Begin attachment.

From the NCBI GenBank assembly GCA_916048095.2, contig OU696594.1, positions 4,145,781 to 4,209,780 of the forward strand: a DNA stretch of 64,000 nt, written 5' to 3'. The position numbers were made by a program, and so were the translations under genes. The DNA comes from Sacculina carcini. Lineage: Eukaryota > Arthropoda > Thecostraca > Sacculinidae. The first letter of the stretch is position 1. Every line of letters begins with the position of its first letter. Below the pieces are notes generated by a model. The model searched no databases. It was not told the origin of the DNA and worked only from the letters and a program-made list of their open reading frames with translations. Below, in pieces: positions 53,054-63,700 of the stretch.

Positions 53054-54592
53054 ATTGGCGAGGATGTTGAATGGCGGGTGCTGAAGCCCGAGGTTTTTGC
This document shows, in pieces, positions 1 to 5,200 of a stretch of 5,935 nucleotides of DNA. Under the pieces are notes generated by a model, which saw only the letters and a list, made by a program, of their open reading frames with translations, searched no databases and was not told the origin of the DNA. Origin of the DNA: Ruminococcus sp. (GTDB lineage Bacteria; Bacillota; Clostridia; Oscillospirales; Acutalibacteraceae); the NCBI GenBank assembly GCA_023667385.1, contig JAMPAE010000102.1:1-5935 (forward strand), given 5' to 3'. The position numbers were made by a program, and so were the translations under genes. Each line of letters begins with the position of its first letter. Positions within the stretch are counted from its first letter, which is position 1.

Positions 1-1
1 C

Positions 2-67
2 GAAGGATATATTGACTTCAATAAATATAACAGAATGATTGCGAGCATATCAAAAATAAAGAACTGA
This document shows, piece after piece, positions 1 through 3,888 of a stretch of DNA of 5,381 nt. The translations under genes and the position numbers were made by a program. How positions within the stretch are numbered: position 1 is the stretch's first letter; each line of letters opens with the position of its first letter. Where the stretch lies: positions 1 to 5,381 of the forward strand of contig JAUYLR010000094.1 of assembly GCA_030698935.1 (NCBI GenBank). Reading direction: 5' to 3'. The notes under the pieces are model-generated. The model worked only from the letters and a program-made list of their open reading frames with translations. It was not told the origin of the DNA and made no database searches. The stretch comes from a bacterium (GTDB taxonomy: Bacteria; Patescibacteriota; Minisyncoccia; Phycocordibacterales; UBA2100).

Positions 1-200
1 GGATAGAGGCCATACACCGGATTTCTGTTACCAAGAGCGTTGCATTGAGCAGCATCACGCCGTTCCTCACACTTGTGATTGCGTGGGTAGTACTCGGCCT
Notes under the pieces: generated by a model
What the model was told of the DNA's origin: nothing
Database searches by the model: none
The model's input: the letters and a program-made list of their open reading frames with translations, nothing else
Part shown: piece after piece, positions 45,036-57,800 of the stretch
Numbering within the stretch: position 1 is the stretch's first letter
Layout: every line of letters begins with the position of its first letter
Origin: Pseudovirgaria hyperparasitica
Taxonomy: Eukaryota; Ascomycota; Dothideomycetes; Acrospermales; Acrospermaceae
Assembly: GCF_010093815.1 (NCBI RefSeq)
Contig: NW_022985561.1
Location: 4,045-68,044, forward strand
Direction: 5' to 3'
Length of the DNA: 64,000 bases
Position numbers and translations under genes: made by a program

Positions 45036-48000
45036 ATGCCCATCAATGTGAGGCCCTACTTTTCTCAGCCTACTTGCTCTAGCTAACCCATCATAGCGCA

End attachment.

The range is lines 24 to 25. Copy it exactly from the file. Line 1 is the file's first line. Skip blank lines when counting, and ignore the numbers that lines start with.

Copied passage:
Direction: 5' to 3'
Length of the DNA: 64,000 bases